Friday, June 10, 2011
Probably a large topic for a Summer Friday
But a topic that I have been thinking about a lot lately. And that is DO. What I do. What we all do. But maybe perhaps also kinda what I've done. I speak of course about my work.
The window that my website, and especially, for the past five years, my blog, provides into my process, which has transformed over the years, has generated lots of emails, phone calls, handwritten notes of asking how. How do I do it? Sometimes its very specific, like how did I get into fabric design, etc. - a topic that (maybe its just me but) I feel has been covered well over the past few years in the creative blog realm-, how did you get a book published, how do you care for all those kids and run a business, etc. But often just a very general how, which I sort of sometimes don't know how to answer except to say that I am still figuring it out. I will admit that the approaches can be a little overwhelming sometimes given my schedule with work, and of course my family, but I always, always want to help, and to answer questions, and to offer insight. I am sure that there have been some emails that have slipped through the cracks. And I'm sorry for that. I do have a FAQ, and I do offer interviews, where lots of this stuff gets answered. So it is helpful to have some of these answers on autopilot at times.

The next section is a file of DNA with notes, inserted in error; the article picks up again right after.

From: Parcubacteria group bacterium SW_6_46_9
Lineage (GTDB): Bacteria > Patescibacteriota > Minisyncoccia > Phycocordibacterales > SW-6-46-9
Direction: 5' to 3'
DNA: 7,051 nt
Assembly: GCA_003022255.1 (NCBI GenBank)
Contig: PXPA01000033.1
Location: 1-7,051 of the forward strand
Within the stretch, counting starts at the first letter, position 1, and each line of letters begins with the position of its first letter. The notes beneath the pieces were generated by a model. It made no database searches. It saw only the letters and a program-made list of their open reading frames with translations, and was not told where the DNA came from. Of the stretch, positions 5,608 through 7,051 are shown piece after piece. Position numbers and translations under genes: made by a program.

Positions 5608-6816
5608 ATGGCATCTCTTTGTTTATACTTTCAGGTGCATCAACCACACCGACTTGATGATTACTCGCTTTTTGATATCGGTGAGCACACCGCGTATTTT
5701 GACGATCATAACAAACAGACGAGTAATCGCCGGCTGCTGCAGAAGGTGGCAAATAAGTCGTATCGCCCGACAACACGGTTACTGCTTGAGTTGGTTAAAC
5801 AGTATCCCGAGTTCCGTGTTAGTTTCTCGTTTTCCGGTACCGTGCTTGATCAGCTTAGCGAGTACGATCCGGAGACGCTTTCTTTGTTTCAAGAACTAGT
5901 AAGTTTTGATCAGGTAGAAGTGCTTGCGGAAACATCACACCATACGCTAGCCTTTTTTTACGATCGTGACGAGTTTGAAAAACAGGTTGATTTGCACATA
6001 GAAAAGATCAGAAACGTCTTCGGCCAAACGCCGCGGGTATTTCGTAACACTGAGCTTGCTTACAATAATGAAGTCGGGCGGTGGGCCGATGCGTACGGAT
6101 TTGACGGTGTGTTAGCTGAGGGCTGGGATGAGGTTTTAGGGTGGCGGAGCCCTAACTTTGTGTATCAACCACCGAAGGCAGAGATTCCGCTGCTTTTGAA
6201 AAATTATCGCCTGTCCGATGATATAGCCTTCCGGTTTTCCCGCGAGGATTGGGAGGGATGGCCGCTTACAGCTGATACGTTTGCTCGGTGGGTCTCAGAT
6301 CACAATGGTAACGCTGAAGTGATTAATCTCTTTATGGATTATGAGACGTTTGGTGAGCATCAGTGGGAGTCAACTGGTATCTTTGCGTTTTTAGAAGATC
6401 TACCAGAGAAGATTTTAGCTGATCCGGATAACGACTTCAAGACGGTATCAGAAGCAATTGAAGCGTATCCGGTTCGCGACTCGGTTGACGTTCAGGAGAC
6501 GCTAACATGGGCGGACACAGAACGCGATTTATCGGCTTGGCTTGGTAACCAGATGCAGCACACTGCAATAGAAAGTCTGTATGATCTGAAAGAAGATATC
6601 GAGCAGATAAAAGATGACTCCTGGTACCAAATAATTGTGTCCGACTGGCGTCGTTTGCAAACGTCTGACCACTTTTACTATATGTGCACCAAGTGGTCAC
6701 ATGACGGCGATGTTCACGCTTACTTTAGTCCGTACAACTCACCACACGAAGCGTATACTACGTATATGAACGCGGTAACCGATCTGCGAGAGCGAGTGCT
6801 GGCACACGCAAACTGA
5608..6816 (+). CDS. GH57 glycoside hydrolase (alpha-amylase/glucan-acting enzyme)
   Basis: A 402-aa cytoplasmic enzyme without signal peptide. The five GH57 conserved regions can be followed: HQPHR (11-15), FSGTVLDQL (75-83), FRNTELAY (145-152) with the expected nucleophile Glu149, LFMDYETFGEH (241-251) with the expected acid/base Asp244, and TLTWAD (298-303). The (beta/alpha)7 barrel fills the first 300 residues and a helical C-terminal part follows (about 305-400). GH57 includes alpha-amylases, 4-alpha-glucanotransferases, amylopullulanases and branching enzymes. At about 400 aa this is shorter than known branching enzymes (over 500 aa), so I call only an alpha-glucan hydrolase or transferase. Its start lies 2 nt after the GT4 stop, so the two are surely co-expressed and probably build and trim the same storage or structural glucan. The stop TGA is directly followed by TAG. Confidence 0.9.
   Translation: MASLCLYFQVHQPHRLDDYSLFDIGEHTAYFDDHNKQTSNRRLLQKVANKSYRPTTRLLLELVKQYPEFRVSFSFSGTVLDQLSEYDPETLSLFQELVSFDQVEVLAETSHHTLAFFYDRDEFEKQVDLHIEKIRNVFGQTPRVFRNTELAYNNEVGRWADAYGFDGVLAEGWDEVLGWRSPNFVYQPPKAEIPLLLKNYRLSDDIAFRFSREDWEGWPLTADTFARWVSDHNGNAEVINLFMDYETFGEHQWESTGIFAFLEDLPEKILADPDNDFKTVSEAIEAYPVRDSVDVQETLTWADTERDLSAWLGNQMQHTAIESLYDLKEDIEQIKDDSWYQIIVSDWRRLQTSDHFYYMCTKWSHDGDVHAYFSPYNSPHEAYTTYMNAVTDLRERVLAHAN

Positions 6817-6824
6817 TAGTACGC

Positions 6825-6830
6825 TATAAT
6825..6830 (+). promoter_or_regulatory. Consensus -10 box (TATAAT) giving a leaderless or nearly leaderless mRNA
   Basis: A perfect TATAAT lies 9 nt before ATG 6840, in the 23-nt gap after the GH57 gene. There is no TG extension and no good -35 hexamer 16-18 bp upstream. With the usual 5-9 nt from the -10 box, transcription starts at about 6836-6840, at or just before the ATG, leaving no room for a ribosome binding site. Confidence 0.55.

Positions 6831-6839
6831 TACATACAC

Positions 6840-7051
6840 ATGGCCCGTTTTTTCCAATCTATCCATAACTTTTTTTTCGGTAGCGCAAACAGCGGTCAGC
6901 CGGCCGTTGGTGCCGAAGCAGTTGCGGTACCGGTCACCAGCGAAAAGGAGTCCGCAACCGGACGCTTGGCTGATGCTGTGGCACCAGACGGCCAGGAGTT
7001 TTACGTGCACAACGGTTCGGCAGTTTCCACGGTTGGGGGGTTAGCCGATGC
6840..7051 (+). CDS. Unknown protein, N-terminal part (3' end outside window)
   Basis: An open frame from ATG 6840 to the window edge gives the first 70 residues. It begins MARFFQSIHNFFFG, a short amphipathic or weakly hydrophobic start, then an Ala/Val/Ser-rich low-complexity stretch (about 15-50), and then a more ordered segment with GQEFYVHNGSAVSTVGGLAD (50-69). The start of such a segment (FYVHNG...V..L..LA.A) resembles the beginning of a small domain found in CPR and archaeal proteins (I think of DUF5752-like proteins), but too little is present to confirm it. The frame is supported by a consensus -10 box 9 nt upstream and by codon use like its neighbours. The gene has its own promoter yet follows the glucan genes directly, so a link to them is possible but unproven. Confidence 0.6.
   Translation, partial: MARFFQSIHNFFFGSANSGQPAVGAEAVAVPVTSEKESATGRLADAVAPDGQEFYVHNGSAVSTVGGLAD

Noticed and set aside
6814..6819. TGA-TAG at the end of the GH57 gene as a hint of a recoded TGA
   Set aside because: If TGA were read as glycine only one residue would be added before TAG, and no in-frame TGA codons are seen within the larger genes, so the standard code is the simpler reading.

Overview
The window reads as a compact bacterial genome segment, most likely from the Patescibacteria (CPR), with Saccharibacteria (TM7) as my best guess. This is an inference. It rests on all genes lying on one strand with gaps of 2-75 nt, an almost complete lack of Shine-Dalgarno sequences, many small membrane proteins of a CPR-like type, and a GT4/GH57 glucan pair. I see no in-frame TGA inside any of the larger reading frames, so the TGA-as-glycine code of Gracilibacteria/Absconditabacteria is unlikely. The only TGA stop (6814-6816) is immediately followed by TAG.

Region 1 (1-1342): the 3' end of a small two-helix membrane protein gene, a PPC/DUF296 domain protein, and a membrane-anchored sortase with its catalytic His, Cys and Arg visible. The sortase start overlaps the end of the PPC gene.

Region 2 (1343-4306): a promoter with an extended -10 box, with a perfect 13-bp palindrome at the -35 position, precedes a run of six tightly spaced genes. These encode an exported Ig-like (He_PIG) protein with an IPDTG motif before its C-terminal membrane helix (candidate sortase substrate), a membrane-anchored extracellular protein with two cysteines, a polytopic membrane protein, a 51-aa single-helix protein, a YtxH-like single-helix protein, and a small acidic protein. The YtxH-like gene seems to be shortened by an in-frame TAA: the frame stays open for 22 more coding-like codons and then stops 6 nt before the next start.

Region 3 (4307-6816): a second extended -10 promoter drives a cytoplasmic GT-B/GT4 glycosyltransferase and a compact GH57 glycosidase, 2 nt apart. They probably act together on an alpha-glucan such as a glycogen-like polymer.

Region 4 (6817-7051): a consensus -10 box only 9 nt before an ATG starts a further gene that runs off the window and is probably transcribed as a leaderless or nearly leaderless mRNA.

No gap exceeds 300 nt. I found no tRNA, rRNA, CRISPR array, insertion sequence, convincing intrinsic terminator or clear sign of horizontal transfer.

I guess what I'm rambling on and on about here, is that I am not sure if what I can offer is even what you would call an answer as much as it is a response. A very personal one. One that may or may not work for whoever is asking. But I also think that anyone who reads me here knows that these questions slowly get answered, in a trickle of sorts. Few people have the time for that in order to simply to get a pressing question answered, yet, I think there is an assumption that there is some specific template of life. Or a secret that no one has revealed or a school where you learn this very set of trades. Or that success somehow will occur if you just know that one thing that no one seems to tell you.
This isn't even going where I thought this would be going.